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When Can You Conduct a Citizen's Arrest?

By Stephanie Rabiner, Esq. | Updated by Melissa Bender, Esq. | Last updated on

There may come a point in your life during which you're walking down the street and witness a crime. Or maybe you see someone shoplifting in a store. You may or may not consider stepping in and conducting a citizen's arrest.

It's okay if you choose not to — it is, after all, a risky move.

But what if you want to initiate a citizen's arrest as a private citizen or peace officer (like a bouncer at a bar or a security guard at a store)? In which situations would it be okay?

The important thing to remember about a citizen's arrest is that, though you are not a law enforcement officer nor are you bound by strict Constitutional limitations, you may not step in whenever you feel like it. You must have probable cause that a criminal offense has occurred or is continuing to occur right in front of you.

Most states and Canada have a version of a citizen’s arrest law. Typically these laws only allow someone to make a lawful citizen's arrest in the following two situations:

  • If a felony has been committed and you reasonably believe that the arrestee committed the crime.
  • If the crime involves a breach of the peace, and you witnessed the behavior and the breach has just occurred or is likely to continue.

Even so, you may only utilize reasonable force, which means the amount of force necessary to make the arrest possible and not excessive force for the circumstances. Additionally, some states do not permit the use of deadly force by a private citizen when making a citizen's arrest.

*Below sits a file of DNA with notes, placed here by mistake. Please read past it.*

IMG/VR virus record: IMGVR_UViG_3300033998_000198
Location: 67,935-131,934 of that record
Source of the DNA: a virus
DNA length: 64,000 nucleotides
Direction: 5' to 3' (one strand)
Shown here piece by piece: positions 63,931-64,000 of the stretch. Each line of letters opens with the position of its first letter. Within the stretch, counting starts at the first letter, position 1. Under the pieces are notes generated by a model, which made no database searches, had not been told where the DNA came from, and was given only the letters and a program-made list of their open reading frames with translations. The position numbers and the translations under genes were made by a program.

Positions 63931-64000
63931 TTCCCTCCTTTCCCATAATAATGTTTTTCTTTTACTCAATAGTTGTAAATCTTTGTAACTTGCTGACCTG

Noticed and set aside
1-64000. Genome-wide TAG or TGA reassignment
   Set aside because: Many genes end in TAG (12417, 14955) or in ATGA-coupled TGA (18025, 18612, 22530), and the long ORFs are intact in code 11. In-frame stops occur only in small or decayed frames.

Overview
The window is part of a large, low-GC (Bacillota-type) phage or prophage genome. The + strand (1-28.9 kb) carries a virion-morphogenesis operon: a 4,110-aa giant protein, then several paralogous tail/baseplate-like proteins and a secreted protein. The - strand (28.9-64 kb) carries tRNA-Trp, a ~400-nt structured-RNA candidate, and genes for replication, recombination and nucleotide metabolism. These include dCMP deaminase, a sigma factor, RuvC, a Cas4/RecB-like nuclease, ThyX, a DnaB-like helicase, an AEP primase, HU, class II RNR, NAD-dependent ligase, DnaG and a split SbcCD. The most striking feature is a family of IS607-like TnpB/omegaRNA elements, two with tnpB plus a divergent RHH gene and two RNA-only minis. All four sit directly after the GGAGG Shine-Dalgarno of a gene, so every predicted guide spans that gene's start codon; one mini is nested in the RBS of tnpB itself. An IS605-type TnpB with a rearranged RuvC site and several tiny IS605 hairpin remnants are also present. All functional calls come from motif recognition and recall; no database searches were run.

You should use caution because an improper citizen's arrest opens you up to both civil and criminal liability because you are a private person. An example of this is the case of Ahmaud Arbery in Georgia. In that case, 3 men were charged with murder and claimed they were conducting a citizen’s arrest of Mr. Arbery for burglary at the time he died. All 3 defendants were convicted.

Conducting an improper arrest or using improper force can lead to civil liability for things like false imprisonment, assault, battery, and wrongful death. You may also have criminal charges filed against you for things like assault, battery, and false arrest especially if bodily harm happens during the arrest.

In other words, you can conduct a citizen's arrest, but you should seriously consider the risks first. It may make more sense to instead call your local police department and let a police officer who is more familiar with your state’s criminal laws take care of the issue.

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